The internet relies almost completely on fiber optic cable for long distance transmission (the other alternative is satellite — which represents only about 1% of overseas traffic).
In the case of Africa, the first fiber optic connection to the continent technically arrived in 2000 with the SEA-ME-WE3 cable which stretches from Germany, through the Red Sea, to India, Southeast Asia, and Australia. It only connected to Egypt and Djibouti in Africa, however.
Meaningful connections to Africa didn’t appear for another decade with first-time linkages to many countries. Since then, every year has seen logarithmic growth in capacity — continuing into 2018. For example, current capacity to all of the countries of East Africa is approximately 24 terabits per second (Tbs) over multiple cables, a figure in 2018 expected to grow to nearly 90 Tbs due to the completion of a major new cable (DARE). West Africa capacity is approximately 45 terabits per second — a figure in 2018 expected to grow to nearly 200 terabits per second due to the completion of three new major cables (SAIL, SACS, EllaLink).
New cables not only introduce capacity, they also introduce redundancy. Undersea cables are periodically damaged unintentionally, such as the outage in Somalia last year due to a commercial shipping incident. With a new “web” of connections, outages will be less prolonged and severe.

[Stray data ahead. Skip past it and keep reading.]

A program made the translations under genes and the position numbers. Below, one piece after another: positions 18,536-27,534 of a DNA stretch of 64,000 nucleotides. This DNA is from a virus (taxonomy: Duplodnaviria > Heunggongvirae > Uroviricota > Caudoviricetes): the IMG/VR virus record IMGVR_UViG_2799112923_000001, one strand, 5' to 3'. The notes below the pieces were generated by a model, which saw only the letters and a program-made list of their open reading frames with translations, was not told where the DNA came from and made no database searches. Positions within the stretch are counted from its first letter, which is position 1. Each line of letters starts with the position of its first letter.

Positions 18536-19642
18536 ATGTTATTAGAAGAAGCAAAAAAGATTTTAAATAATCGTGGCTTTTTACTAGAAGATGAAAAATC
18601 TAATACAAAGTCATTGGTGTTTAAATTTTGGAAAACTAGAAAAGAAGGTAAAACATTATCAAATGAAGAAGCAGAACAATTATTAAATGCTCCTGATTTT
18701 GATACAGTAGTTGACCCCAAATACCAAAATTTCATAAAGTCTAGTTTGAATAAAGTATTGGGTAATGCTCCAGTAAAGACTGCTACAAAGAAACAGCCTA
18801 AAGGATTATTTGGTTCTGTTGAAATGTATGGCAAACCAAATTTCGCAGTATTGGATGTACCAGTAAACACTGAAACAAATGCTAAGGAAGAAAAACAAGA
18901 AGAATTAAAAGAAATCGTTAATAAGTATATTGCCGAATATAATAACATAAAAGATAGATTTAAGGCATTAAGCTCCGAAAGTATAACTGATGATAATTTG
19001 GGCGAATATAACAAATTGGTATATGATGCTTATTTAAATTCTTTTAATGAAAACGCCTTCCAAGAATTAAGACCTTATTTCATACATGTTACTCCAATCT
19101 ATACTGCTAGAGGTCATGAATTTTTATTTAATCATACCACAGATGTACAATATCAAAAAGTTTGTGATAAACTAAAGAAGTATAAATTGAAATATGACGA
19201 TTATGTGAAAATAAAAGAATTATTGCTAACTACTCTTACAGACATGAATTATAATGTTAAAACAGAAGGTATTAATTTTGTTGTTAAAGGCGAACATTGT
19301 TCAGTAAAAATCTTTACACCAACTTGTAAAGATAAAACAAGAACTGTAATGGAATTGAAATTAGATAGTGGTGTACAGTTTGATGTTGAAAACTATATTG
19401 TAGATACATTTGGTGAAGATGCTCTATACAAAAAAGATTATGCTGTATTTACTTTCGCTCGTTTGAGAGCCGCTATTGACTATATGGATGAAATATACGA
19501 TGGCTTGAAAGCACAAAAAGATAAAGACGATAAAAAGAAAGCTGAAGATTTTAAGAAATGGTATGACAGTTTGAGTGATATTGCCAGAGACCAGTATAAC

Simultaneously, hundreds of projects are laying cable across the continent itself.
Liquid Telecom, operator of the largest fiber network across Africa, has laid over 50,000 km of cable. Other international companies are also involved. For example, in 2017 Google laid about 1000 km of fiber in Uganda, and is currently laying 1000 km more in Ghana. Facebook plans nearly 1000 km of fiber itself in Uganda.
With added capacity comes added competition — and lower prices. Nic Rudnick, the chief executive of Liquid Telecom, estimates that the price of moving a megabit of data from London to Lagos has dropped over several years from $600 to $2.
Fiber optic cable represents only part of the broadband solution in Africa — it will likely never reach most rural areas, for example. But in terms of providing a capable, expanding backbone to broadband services across the continent, fiber optic infrastructure is growing quickly.